emotional eating...

There are many reasons why people turn to food or comfort, including excessive discipline and criticism in our past which we have subconsciously internalised.

Before we look for the quickest diet and various marketing tools available to lose weight, we must first pay attention to our real needs and make sure we are happy, wholesome human beings. Dr Sandra Smit advises these tips:

Have a notepad ready in the kitchen and write down your feelings and motivation for eating. This simple exercise will break the habit of compulsive eating and will buy you the few extra minutes that enable your conscious mind to intervene. Next time you run for the fridge ask yourself:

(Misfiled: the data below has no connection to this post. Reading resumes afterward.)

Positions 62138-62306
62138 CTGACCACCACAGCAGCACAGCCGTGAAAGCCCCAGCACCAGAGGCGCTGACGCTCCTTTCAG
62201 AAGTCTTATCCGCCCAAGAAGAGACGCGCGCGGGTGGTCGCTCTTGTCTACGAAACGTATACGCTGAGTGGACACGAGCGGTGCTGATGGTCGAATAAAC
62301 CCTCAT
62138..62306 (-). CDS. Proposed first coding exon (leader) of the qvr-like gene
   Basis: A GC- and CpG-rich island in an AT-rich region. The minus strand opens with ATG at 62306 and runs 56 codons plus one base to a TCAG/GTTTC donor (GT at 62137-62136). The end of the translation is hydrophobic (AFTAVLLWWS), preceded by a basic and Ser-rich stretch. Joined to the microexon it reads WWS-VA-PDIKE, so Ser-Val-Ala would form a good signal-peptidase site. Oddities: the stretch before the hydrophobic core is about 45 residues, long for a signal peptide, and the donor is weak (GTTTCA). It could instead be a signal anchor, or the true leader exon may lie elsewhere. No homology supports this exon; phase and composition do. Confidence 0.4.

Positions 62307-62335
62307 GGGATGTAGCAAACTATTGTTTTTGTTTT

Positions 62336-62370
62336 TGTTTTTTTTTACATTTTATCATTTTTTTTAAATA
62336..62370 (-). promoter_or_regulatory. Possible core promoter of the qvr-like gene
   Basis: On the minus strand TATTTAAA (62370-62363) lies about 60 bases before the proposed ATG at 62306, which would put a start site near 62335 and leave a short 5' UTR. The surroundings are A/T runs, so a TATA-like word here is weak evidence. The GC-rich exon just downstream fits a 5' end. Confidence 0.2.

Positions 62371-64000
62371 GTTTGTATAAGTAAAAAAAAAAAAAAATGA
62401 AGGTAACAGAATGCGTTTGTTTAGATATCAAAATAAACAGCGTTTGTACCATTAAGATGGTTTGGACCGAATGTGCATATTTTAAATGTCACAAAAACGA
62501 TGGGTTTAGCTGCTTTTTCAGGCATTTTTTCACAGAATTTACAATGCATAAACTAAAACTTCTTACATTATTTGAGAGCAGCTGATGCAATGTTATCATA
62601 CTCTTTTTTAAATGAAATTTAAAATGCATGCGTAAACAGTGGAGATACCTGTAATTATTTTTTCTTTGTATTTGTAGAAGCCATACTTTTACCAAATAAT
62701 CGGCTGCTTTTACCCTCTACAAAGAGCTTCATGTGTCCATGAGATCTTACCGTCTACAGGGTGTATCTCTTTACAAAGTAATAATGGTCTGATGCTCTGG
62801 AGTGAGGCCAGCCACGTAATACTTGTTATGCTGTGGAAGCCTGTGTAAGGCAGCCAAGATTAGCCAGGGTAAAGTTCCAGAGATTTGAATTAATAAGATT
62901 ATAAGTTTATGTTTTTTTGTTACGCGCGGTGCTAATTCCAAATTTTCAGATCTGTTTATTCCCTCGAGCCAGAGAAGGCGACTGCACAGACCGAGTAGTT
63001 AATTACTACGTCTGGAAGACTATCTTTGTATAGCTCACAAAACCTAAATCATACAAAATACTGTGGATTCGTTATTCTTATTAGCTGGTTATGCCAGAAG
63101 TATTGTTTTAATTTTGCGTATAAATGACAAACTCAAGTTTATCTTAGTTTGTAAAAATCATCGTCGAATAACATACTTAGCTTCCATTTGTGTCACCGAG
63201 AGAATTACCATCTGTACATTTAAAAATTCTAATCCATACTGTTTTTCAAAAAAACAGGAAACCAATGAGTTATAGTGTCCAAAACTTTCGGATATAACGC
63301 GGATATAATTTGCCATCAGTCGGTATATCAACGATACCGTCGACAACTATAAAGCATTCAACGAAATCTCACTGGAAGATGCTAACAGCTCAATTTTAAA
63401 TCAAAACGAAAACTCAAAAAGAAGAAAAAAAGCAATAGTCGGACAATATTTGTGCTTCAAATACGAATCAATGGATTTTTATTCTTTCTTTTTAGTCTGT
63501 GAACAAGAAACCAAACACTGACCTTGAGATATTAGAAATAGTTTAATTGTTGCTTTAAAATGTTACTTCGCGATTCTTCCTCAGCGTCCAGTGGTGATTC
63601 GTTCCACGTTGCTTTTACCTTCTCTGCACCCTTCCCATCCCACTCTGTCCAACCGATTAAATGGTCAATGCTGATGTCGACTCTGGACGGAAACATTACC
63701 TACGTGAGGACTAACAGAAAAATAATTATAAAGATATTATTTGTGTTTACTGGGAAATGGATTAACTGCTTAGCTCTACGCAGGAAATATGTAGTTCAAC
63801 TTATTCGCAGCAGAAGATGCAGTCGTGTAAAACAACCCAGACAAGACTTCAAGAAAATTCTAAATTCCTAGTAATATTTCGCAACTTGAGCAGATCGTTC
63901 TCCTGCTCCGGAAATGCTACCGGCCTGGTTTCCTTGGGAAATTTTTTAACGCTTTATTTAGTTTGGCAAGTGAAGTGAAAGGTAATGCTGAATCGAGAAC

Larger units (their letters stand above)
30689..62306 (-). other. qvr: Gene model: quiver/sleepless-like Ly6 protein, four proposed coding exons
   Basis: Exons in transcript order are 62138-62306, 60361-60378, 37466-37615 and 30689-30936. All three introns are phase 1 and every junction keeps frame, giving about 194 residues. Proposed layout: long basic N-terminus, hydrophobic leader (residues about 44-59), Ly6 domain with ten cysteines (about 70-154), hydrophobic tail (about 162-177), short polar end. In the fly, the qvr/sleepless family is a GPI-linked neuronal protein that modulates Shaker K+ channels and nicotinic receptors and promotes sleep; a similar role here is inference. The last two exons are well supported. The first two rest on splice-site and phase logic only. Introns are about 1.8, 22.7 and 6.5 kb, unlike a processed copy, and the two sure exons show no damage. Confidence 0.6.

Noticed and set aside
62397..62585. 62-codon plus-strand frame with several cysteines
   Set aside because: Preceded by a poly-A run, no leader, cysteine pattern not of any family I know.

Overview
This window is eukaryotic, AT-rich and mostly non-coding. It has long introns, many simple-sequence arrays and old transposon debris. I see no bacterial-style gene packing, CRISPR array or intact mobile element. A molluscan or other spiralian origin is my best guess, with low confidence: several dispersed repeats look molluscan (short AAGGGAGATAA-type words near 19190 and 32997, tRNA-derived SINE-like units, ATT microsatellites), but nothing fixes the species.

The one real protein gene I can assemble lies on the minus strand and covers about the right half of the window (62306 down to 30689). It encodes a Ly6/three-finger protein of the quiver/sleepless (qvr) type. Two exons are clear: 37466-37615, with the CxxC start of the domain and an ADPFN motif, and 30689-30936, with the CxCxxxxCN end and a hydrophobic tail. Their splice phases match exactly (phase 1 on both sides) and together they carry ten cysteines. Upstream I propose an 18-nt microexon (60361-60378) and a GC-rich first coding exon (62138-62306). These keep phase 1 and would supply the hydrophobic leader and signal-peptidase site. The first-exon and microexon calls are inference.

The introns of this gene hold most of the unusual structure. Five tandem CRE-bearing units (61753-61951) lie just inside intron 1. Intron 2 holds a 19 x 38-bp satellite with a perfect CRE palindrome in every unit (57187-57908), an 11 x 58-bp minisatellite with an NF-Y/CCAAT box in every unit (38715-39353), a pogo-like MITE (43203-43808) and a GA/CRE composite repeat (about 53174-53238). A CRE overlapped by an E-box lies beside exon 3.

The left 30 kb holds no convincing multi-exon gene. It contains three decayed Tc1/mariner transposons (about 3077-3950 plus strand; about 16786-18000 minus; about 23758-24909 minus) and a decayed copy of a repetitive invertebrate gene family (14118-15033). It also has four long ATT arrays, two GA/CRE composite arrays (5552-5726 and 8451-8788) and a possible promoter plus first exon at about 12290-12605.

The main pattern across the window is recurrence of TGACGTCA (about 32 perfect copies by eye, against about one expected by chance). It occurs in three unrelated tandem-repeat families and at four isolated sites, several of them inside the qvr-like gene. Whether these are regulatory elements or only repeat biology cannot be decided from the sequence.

A. How do I feel right now?
B. What is my reason for wanting to eat something?
C. Is the food I am about to consume really beneficial and nourishing to my body
D. Am I trying to substitute food for feeling hurt, frustrated, angry, disappointed or bored.

Then find ways to readdress and care for your emotional needs other than through eating. This might involve learning to express yourself clearly to others who might have caused your hurt or disappointment in that moment. 

By stating your needs and boundaries, and voicing when you feel hurt and angry, you will be taking a large step towards empowering yourself. It is by taking back our emotional and personal power (not ego or pride) that we feel strong and confident enough to break unwanted habits and addictions, including emotional eating.

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